An unusual and unique character, Emilio Rojo is behind one of the most sought-after white wines in Spain of which roughly 5,000 bottles are produced each year. He trained as an engineer and worked for Siemens for a time until he decided to make a living from wine in Ribeiro, his homeland. An unconventional and rather eccentric character, he crafts a sole wine that bears his name which he has managed to sell for a long time at more than twice the price paid for other wines in the appellation.
Grapes are sourced from a small vineyard in Ibedo, an ancient rural settlement close to the town of Leiro which was abandoned 40 years ago. The 1.2 hectare plot facing east was formerly attached to the monastery of San Clodio. Vines are grown in terraces built with stone walls locally called socalcos. Plantings are midway up the slope, as it was the case in traditional sites, fully protected from frosts as the cool air drops to the bottom of the valley. Soils, locally known as sábrego, are shallow granite, with sandy texture and varying quantities of gravel.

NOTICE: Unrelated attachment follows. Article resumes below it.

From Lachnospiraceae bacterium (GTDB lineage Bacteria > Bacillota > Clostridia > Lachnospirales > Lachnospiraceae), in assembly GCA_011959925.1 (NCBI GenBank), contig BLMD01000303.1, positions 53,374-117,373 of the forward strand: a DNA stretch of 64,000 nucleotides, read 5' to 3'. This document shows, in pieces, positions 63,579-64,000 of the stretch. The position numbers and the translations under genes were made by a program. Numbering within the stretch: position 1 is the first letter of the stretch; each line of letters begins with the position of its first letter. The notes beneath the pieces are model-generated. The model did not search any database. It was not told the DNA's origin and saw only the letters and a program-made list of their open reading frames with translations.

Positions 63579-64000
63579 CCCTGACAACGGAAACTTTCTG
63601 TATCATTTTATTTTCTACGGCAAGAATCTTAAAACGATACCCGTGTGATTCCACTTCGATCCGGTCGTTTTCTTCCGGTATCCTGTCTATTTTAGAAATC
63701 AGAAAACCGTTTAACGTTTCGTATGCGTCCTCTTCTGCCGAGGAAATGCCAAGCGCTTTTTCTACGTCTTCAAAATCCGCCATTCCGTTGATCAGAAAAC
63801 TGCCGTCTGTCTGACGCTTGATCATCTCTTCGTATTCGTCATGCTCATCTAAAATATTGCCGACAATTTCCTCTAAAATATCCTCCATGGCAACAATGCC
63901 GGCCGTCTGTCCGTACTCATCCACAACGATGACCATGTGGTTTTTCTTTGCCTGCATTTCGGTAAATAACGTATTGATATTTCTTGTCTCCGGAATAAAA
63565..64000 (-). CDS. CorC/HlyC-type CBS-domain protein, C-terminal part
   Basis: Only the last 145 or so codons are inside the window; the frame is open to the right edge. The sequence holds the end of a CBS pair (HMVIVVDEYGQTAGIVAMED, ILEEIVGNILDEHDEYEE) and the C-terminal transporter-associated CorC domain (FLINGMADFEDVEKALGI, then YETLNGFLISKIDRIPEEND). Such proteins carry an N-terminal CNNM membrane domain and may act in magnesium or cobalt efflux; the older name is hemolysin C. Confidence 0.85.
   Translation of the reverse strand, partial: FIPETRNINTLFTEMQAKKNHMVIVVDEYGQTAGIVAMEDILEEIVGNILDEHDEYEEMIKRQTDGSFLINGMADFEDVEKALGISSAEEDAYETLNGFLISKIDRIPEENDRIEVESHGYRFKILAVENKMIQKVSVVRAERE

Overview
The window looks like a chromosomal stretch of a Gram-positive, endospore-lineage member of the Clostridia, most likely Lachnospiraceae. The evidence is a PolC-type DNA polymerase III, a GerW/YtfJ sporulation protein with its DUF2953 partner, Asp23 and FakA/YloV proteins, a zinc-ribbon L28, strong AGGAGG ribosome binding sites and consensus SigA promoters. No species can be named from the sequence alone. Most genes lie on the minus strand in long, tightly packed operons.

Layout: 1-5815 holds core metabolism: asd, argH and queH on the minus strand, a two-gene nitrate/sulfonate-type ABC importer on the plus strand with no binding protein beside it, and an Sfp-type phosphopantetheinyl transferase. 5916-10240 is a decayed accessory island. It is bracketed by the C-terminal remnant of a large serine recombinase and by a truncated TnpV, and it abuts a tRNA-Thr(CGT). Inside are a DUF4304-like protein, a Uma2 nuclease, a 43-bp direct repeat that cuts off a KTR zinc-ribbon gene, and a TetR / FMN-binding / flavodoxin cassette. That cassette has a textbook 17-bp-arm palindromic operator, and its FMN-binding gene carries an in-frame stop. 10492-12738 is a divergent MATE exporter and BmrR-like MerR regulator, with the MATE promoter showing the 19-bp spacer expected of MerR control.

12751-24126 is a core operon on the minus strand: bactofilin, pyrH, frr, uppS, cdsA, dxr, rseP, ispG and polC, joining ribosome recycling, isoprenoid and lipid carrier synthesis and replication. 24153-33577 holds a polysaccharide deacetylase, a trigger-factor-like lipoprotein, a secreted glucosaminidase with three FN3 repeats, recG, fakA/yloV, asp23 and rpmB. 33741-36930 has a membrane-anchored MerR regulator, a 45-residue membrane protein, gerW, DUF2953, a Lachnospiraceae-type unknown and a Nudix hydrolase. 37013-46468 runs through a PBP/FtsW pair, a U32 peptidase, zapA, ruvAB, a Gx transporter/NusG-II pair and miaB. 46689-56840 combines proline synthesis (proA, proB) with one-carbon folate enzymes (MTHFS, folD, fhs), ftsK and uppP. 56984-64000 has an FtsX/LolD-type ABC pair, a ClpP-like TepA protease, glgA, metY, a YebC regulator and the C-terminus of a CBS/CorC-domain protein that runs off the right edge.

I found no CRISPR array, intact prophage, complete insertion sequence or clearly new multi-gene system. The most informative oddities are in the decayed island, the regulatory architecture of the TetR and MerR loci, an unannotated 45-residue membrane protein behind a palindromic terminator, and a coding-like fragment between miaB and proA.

Emilio Rojo is a vigneron on top of his game. “I’m always here, at my headquarters”, he says. Vines are planted so close to each other that all the work must be done by hand. Yields are significantly lower than the area’s average and the goal is to leave just five to six bunches per vine to maximize concentration. The harvest takes as long as it’s needed and grapes are picked at different times, depending on ripeness levels. Vines set to be harvested are individually marked with lime. Late-ripener Loureira is usually picked in October.
Emilio Rojo is a colleiteiro, a Galician term used to describe producers who only use their grapes to make wines and keep production under 60,000 litres a year. His white wine (around €36 in Spain, 5,000 bottles) is made mostly from Treixadura, an indigenous white grape which accounts for 65% of the blend. The rest are small amounts of Loureira, Albariño, Lado, Torrontés and Godello. Treixadura provides structure, with Loureira adding acidity. Albariño is pretty interesting in the area as it ripens nicely and is botrytis-resistant. More importantly, winemaking has recently changed and the wine has evolved from a complex young white to thoroughly being aged with its lees. Accordingly its release has been delayed several months.